6. Survivor Benefit Plan The SBP provides a COLA-adjusted monthly income to survivors of service members killed in the line of duty, based on a percentage of their pay. As noted above, it’s important to understand that spousal SBP payments will be reduced by the amount paid out in DIC. For this reason, some spouses choose to opt out of SBP for themselves and to have the whole benefit go to children, whose benefit is not affected by DIC. This decision cannot be reversed.
  7. Medical Care For the first 3 years after the death of an active duty service member, surviving spouses and dependents are eligible for full-active duty health benefits at no cost. After three years, children remain eligible for full benefits, while spouses will transition to Tricare.
  8. Housing assistance Surviving spouses and family members retain the right to their service member’s BAH or military housing for one year after the date of death. Families also have the right to have one move paid for by the military in the 3 years following the death of the active duty member.
  9. Tax liability forgiveness Income taxes already paid may be forgiven or may not have to be paid for the person who has died in the year after the death of an active duty service member. Family members can get help with their tax situation at their closest military installation, or consult IRS guidelines.
  10. VA Home loan assistance Surviving spouses are eligible to apply for VA loans. Though this is not technically a monetary benefit, it may still be very useful to surviving spouses due to the unique benefits of this product. To learn more about VA loans, visit Part 1 and Part 2 of our series on this program.
  11. Educational benefits Surviving spouses and children are eligible for a number of important educational benefits, including transfer of GI Bill benefits and programs and scholarships that may pay up to 100% of costs. For more information, visit A Survivor’s Guide to Benefits.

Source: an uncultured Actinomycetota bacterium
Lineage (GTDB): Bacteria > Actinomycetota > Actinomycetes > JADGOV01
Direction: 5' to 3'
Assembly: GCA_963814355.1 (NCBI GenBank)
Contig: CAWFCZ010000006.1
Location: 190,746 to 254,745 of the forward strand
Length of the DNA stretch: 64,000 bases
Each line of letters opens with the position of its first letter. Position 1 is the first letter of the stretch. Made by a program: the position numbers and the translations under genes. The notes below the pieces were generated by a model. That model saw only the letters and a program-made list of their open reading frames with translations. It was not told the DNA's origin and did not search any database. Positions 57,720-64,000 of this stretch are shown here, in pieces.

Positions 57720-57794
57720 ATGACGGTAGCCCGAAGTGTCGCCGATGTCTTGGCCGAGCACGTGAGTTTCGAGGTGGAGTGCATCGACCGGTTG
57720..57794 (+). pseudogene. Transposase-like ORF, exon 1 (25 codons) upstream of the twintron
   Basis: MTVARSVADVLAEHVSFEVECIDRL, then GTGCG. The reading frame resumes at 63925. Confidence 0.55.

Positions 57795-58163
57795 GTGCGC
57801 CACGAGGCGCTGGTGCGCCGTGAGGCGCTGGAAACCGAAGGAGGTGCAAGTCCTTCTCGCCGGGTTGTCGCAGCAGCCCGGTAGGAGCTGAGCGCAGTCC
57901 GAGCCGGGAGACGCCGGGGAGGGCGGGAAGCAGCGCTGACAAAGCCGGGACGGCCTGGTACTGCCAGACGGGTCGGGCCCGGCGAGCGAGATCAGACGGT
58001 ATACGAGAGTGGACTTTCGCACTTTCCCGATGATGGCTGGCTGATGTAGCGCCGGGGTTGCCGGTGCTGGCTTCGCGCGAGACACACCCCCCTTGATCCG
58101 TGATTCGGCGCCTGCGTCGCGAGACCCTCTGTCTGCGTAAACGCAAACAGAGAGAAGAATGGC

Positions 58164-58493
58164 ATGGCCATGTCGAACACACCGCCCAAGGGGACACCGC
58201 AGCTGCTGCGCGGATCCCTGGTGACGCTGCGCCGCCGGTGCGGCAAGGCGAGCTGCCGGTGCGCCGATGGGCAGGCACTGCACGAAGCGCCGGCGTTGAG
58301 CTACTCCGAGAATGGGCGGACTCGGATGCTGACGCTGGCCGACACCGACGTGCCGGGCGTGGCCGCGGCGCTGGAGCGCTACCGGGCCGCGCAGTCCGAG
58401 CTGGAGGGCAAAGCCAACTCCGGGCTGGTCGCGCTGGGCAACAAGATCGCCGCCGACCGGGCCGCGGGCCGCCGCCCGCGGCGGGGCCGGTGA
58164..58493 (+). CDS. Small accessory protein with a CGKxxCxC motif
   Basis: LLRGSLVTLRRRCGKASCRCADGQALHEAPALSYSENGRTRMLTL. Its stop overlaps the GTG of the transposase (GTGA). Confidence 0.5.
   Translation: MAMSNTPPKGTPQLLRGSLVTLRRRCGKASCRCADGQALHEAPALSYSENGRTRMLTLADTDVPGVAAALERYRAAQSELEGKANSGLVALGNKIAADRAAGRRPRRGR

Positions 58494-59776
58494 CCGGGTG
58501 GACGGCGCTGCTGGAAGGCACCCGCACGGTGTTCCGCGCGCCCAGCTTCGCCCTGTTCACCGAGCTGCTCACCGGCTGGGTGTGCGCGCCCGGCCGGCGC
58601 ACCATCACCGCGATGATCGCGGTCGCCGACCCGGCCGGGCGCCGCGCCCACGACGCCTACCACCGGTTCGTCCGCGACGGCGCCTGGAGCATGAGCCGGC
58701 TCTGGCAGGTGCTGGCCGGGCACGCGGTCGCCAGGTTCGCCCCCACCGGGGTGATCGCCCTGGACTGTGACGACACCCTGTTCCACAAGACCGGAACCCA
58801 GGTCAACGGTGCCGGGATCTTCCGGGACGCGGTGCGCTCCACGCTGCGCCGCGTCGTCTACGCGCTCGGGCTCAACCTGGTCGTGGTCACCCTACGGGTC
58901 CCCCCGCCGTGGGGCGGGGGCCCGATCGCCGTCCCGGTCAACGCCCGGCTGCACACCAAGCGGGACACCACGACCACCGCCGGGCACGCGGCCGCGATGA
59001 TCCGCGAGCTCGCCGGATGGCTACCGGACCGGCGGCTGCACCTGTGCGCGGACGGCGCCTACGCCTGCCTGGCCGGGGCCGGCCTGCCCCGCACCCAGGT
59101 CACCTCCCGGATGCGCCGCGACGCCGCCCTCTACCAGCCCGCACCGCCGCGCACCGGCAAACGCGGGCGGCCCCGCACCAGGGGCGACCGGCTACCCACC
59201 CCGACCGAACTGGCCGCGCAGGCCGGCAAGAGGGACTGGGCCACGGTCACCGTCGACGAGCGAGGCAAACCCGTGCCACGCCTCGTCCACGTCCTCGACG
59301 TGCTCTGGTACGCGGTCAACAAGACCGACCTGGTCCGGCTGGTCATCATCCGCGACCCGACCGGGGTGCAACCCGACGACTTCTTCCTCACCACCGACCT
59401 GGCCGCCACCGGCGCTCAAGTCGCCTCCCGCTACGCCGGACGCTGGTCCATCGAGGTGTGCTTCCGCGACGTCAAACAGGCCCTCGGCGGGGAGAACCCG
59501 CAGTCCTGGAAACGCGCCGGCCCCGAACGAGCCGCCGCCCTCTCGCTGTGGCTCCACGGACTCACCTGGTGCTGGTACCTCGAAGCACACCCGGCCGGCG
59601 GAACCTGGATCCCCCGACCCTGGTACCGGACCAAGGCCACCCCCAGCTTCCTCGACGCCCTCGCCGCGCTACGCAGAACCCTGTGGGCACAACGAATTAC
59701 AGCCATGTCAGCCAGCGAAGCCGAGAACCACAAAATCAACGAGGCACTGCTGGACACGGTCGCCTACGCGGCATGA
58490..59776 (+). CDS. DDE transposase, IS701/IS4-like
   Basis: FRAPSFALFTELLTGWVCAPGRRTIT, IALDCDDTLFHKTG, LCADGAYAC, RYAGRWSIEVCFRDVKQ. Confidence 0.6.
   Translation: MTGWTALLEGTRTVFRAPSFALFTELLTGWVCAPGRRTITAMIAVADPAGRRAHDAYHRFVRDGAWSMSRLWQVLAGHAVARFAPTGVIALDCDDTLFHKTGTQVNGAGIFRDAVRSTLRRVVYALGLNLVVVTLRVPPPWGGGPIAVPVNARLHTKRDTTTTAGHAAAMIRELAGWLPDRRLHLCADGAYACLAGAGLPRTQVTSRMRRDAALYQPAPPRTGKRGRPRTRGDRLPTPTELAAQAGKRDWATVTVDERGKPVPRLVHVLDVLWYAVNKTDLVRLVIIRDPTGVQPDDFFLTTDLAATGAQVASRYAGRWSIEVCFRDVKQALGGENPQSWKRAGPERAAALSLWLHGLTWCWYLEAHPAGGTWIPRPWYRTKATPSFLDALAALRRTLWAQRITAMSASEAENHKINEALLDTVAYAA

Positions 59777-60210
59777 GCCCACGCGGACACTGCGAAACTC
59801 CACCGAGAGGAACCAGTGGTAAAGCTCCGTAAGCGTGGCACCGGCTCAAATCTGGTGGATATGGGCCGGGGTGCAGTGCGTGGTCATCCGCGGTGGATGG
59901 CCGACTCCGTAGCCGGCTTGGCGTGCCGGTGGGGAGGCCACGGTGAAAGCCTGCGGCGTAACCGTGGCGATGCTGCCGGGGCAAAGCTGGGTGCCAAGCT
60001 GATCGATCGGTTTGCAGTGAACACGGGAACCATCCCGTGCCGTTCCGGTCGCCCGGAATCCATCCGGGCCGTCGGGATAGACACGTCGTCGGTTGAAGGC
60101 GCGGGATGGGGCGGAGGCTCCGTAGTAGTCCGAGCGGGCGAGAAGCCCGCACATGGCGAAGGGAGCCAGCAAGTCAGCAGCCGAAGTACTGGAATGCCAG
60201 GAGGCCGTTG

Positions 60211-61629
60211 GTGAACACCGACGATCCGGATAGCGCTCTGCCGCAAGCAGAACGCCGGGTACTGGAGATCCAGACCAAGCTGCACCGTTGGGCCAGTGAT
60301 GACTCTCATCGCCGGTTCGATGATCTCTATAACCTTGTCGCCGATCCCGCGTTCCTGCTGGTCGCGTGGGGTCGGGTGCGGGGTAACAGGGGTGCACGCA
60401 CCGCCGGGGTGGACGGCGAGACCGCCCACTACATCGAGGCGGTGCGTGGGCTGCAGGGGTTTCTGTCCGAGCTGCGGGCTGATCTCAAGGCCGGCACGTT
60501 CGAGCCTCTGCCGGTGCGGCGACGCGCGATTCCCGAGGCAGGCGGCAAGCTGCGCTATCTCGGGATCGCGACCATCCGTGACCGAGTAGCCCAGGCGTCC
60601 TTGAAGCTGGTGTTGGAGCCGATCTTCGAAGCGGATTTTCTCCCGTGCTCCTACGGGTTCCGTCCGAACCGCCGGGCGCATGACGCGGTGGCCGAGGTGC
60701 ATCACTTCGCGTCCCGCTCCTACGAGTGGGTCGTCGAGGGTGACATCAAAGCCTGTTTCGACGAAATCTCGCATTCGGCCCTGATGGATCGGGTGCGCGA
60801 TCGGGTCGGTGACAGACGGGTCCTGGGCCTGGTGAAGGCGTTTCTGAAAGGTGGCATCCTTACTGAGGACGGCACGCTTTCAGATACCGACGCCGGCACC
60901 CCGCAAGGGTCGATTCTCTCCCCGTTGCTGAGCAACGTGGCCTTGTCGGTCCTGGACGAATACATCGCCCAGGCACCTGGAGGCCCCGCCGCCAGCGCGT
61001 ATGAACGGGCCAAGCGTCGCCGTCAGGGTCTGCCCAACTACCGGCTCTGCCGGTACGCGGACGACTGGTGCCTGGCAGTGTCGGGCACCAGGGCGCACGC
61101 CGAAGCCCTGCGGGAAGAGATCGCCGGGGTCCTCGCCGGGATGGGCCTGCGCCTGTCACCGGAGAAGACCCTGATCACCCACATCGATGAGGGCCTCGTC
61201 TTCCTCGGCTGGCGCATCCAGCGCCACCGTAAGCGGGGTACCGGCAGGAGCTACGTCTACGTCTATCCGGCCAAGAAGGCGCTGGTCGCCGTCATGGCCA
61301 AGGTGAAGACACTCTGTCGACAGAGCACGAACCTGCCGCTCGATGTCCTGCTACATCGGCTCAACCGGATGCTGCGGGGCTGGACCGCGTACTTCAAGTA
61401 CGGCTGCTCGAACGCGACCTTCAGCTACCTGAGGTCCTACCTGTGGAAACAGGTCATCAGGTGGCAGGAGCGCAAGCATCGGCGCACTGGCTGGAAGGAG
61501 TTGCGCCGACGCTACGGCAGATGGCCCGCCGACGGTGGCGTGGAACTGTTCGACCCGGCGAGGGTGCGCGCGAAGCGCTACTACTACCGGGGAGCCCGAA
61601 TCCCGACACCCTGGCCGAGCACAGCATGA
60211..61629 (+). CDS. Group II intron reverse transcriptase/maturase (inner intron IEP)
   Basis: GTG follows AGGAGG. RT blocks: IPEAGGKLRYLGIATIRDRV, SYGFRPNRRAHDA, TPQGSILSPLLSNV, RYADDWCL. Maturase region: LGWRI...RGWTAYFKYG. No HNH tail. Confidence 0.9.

12. Commissary and exchange privileges Surviving spouse and dependents retain the right to shop at commissaries and exchanges. Spouses retain this right unless they remarry, and children retain it until age 21. Sorting out and understanding all these different benefits and programs can feel extremely overwhelming at a time of grief and sorrow. Fortunately, the military assigns each bereaved family a Casualty Assistance Officer who assists families in sorting out these matters. However, it is still important to remember that many of these benefits must be applied for.

There is nothing that can ever replace the loss of a family member, but the military works hard to help families facing this grief. Knowing that these programs are there to assist with financial needs may be a comfort to families.

References:

Department of Defense. (n.d.) Military compensation: Death gratuity. Retrieved from http://militarypay.defense.gov/Benefits/Death-Gratuity/

 

Department of Defense. (2017). A survivor’s guide to benefits. Retrieved from http://download.militaryonesource.mil/12038/MOS/ResourceGuides/A-Survivors-Guide-To-Benefits.pdf

 

Military.com. (n.d.) Transitioning from Military Service. Retrieved from http://www.military.com/money/retirement/military-retirement/transitioning-out-of-military-service.html

 

MyArmyBenefits. (2016). Survivor Benefit Plan (SBP). Retrieved from http://myarmybenefits.us.army.mil/Home/Benefit_Library/Federal_Benefits_Page/Survivor_Benefit_Plan_(SBP).html?serv=147

 

We’ll be talking about Estate Planning for Families with Special Needs on Tuesday, August 15 at 11 a.m. ET. For more information about joining this 90-minute webinar, visit https://learn.extension.org/events/3012

Leave a Reply

Your email address will not be published. Required fields are marked *